12 crucial things to keep in mind when closing a property

Closing a property can be both exciting and stressful. You hope all goes well so you can start enjoying your new home or get down to work renovating your new purchase to attract tenants. For this to happen, you need to make sure you are in control. Of course, there are all the closing costs to consider, which can include fees that you haven’t thought about, but you should also make sure that the inspections have been properly done and that you understand all the details of the loan. No one likes surprise costs.

Below, Forbes Real Estate Consulting Members shared their top tips to help keep you on track throughout a new property closing. Here’s what they have to say:

Photos courtesy of individual members.

1. Check everything during the pre-close inspection

My checklist has 27 categories that should be checked. One category is making sure all windows open and close. The last time I checked, the online listings do not include verifying that all locks and keys are working. You want to take the walkthrough with someone who has already done it. If you don’t have an agent with fiduciary responsibility to you there, hire one or hire a local engineer. – Deborah Rabbino Bhatt, Vesta New York

2. Be prepared to pass inspections in all seasons.

When looking for a home, many buyers forget that there are several weather seasons. It can become a costly problem later on. A good example would be shopping in the spring or summer when home insulation is not an issue. If you buy the house and it doesn’t retain heat well, it will lead to huge electricity and heating bills, and can also lead to the purchase of expensive new windows that you weren’t prepared for. – Ralph dibugnara, Qualified reception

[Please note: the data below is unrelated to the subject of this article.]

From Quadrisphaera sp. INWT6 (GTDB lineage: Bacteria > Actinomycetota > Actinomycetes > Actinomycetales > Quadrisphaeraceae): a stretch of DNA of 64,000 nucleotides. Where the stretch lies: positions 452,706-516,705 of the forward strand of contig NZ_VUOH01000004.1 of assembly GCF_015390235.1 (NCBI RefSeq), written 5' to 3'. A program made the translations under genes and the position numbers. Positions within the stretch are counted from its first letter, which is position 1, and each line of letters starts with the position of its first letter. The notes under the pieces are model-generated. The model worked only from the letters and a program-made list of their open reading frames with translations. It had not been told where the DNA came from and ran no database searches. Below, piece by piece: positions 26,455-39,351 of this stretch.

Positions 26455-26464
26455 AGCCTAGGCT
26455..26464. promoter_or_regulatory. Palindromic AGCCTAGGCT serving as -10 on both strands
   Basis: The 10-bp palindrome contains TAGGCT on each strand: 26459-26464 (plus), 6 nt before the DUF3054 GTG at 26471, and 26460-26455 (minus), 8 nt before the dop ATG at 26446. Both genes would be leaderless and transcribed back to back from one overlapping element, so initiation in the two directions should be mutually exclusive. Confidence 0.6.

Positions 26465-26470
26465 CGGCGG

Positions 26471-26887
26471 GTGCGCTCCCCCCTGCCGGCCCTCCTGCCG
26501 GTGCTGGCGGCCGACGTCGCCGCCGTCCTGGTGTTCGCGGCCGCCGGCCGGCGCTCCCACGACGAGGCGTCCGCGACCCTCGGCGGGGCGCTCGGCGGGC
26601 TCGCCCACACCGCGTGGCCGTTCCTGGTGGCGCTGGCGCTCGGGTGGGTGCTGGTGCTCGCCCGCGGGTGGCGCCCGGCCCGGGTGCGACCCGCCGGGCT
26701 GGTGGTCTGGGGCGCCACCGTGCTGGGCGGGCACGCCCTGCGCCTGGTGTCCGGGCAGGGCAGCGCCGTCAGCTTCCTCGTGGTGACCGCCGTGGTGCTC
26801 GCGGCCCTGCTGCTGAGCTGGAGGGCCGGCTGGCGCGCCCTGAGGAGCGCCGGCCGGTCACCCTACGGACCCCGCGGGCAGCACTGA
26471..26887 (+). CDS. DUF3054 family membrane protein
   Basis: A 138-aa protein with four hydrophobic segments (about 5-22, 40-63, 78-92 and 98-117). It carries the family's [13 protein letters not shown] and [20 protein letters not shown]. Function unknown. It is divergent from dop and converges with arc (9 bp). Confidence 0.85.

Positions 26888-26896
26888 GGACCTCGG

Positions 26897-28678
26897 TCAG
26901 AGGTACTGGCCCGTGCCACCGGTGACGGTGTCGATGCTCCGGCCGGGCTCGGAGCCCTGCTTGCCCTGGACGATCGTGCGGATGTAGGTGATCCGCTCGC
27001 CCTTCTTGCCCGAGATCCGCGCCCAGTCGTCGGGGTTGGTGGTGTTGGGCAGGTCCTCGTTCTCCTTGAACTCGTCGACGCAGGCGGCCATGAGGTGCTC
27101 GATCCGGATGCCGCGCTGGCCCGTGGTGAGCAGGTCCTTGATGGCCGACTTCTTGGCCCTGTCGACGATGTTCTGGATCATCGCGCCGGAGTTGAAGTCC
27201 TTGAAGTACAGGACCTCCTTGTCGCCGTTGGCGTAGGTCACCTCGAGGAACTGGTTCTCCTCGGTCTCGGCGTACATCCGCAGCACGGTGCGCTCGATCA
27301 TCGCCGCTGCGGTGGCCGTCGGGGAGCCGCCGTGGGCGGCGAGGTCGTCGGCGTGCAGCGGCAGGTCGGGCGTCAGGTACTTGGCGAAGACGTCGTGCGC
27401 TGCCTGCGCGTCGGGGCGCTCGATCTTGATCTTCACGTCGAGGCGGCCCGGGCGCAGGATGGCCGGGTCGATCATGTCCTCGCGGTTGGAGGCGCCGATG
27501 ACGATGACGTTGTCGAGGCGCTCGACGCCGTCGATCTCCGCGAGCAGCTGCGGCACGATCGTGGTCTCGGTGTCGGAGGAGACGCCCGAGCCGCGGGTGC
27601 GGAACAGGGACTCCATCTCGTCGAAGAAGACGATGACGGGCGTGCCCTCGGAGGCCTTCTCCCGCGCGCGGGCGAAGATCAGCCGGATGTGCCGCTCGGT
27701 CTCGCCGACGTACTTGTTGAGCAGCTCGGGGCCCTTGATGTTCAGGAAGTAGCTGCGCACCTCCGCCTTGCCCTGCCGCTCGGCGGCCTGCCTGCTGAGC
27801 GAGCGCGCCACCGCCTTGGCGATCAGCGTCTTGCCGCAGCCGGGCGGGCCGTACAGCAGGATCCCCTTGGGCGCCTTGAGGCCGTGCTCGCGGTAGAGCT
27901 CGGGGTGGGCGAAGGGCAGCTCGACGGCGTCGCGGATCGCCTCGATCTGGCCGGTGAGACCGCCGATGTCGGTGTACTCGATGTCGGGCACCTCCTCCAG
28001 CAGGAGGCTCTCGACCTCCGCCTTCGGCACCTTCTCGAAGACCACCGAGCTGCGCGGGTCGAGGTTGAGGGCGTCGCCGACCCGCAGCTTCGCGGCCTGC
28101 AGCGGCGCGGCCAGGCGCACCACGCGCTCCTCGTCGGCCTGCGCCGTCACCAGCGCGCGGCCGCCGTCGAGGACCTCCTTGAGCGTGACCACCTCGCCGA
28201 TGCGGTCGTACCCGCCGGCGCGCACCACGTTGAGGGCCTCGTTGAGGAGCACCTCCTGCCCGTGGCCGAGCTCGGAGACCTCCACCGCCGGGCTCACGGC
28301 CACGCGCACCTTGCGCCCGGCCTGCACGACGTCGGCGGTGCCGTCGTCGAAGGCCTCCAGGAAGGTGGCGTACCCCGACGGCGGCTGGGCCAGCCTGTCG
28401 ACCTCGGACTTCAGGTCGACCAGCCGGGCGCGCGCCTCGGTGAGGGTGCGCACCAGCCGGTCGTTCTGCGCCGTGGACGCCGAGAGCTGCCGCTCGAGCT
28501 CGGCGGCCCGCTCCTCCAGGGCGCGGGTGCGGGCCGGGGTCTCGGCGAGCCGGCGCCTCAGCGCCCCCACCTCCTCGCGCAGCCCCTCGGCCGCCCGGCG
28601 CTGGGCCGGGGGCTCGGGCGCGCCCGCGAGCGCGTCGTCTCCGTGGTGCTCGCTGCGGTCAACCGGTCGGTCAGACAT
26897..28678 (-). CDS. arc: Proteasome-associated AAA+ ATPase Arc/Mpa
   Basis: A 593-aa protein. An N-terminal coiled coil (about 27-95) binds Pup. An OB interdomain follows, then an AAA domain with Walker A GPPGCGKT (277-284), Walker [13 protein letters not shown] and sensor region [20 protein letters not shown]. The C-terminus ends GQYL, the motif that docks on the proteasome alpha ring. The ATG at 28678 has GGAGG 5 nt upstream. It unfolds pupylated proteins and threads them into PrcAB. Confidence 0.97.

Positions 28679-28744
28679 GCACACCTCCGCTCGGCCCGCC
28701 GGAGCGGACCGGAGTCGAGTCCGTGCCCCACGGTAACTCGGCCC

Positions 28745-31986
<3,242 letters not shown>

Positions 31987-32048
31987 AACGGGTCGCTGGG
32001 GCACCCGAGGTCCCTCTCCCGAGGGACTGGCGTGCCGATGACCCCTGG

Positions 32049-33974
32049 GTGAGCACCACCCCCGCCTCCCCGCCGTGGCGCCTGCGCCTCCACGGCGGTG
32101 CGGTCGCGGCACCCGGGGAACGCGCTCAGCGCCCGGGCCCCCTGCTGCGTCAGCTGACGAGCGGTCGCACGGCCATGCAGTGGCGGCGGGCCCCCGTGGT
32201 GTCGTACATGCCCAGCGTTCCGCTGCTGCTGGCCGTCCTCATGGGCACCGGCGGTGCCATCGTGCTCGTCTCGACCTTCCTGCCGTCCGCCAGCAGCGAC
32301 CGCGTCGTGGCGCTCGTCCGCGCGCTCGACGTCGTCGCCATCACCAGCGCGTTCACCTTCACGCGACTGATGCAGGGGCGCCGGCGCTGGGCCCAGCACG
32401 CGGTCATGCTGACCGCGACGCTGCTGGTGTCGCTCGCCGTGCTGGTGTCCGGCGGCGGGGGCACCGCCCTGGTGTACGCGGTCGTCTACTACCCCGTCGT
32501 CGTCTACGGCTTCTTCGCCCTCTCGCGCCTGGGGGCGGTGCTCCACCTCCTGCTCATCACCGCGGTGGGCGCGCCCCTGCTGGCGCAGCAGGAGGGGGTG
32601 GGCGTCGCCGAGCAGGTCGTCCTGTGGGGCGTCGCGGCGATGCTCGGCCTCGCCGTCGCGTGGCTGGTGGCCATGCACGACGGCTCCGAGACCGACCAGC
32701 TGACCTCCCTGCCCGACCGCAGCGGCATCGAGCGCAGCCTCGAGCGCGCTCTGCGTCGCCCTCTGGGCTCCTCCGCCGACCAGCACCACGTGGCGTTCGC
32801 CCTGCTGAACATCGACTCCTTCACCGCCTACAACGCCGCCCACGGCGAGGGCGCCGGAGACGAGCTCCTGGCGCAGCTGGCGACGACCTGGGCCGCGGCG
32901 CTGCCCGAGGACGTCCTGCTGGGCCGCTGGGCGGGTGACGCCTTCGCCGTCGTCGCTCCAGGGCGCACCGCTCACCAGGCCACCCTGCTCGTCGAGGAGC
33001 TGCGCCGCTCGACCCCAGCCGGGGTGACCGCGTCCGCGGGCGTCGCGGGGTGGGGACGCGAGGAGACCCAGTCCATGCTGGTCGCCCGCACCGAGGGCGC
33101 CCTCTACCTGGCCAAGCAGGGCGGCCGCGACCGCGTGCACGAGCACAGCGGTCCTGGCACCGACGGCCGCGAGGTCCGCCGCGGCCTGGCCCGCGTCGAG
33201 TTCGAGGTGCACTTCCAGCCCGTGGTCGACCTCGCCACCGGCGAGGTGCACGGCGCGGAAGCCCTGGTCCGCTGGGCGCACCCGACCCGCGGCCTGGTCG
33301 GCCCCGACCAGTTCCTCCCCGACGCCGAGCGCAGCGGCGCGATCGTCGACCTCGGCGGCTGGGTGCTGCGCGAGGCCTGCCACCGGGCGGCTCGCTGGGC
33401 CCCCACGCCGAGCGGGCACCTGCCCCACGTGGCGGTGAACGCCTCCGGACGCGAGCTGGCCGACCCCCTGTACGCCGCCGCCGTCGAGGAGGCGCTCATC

3. Be prepared and know how much money you need at the close

Get a copy of the preliminary closing statement to see how much money you need to bring to the closing table. Things like closing costs, lender fees, prepaid interest, or prorated property taxes could mean you have to shell out more than you expect. This simple step can avoid last minute surprises! – Gary Beasley, Roof

4. Recognize that timing can change

It’s important to stay flexible around the closing date, as last minute issues with the lender or title registration can delay the closing date. I would not recommend that buyers schedule movers or give a tenancy release notice without bearing in mind that there may be changes in the schedule. – Beatrice de Jong, Open announcements (YC W15)

5. Budget for costs after closing

Some would consider this common sense, but we see the blurred line between money in one’s pocket and money taken out of the bank. After closing, buyers are accountable for furnishings, renovations, alterations, and upgrades – real money coming out of the buyer’s pocket, as opposed to the bank. – Michel rubin, Compass

6. Have insurance